So the five of us—three Black, two white—formed a group. We figured out pretty quickly that Sam should sing lead, at least on most of the songs, and then the others of us took our parts. You have to have a bass, and that was Felton. We had to have a baritone, and that was Randy. Then you had to have a second tenor, which was the lower-range tenor, and that was George. And the first tenor was me. We had this whole thing worked out. Sometimes we practiced at George’s house, because he had a piano in his house, and sometimes we’d go to my house, because we also had a piano. We’d spend three or four hours a lot of days just practicing, working on our music. And we’d sing anywhere we could get together to sing—this was part of a whole thing where people would get together, sometimes in formal groups and sometimes just with whoever was around at the time, and sing everywhere: in the locker rooms before and after gym class, in the hallways and stairways at school, and out on the street corners.
Eventually, Randy left the group and then Odell—Odell who claimed I’d “stepped on his dogs” way back on our first day of school—replaced him. When Odell replaced Randy I reminded him of that run-in we had, and he didn’t even remember it. But he did get a big laugh out of my telling the story. Odell used to write songs—I’d see him out in the hallway: “Hey, Odell, what are you doing, how come you’re not in class?” “I’m writing some songs, man.” We’d practice and we’d try to get gigs, wanting to get paid and get known a little bit.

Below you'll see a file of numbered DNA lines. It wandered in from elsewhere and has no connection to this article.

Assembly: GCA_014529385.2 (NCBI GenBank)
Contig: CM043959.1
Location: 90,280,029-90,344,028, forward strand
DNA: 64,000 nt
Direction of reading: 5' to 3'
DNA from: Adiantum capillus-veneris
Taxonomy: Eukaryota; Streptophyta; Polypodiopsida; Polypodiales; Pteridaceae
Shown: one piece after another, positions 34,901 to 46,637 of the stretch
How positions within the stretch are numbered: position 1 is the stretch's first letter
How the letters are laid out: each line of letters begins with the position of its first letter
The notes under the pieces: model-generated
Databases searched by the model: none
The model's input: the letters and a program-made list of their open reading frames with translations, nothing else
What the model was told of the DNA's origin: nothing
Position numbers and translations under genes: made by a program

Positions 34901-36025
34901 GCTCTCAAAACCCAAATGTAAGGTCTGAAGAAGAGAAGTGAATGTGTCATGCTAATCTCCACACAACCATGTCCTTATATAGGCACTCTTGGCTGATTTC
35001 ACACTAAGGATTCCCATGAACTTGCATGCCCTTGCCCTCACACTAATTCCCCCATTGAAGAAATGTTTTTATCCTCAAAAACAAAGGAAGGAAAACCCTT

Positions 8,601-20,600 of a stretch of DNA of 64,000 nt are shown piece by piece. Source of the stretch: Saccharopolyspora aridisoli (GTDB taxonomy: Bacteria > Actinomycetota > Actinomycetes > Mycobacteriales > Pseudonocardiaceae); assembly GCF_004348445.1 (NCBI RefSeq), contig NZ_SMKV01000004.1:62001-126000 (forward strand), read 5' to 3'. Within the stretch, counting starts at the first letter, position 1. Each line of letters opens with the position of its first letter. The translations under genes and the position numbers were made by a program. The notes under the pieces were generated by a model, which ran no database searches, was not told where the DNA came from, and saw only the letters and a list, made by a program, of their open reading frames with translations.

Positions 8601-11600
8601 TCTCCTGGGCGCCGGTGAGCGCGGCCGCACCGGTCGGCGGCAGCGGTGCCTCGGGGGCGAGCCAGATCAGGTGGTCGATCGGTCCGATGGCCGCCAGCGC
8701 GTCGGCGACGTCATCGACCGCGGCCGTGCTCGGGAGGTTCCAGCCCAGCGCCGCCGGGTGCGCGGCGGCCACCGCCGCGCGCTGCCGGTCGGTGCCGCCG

We had to come up with a name for the group. There was already the Cadillacs, and the Impalas, so we became the Continentals. Now we’d also been rehearsing at the rec center at Live Oak, because they had a piano in there. The director of the rec center heard us and said, “Hey, I like your sound, would you guys be willing to play for this dance we’re having?” We answered, “Yeah, are you gonna pay us?” And he said, “Well, we have a tight budget, but I could pay you something.” So then we all got together and said, “How about a hundred bucks?” He came back with, “How about 25?” We looked at each other and said, “Okay.” ‘Cause any money was good then.
We rehearsed a lot for this, and we came there that night ready to do this Heartbeats’ song, “You’re a Thousand Miles Away,” and some other tunes. As we were about to go in the rec center, this friend of Sam’s who had been playing basketball was coming over to get a drink of water. And he said, “Sam, what are you doing here?” Sam said, “We’re gonna sing for this dance.” “You can’t sing, Sam.” “Yeah I can, man.” So before we could go in to perform for the dance, we had to have a sing-off between Sam and his friend—they both did a Spaniels song, and after a couple of verses the other guy threw in the towel, because Sam could really sing.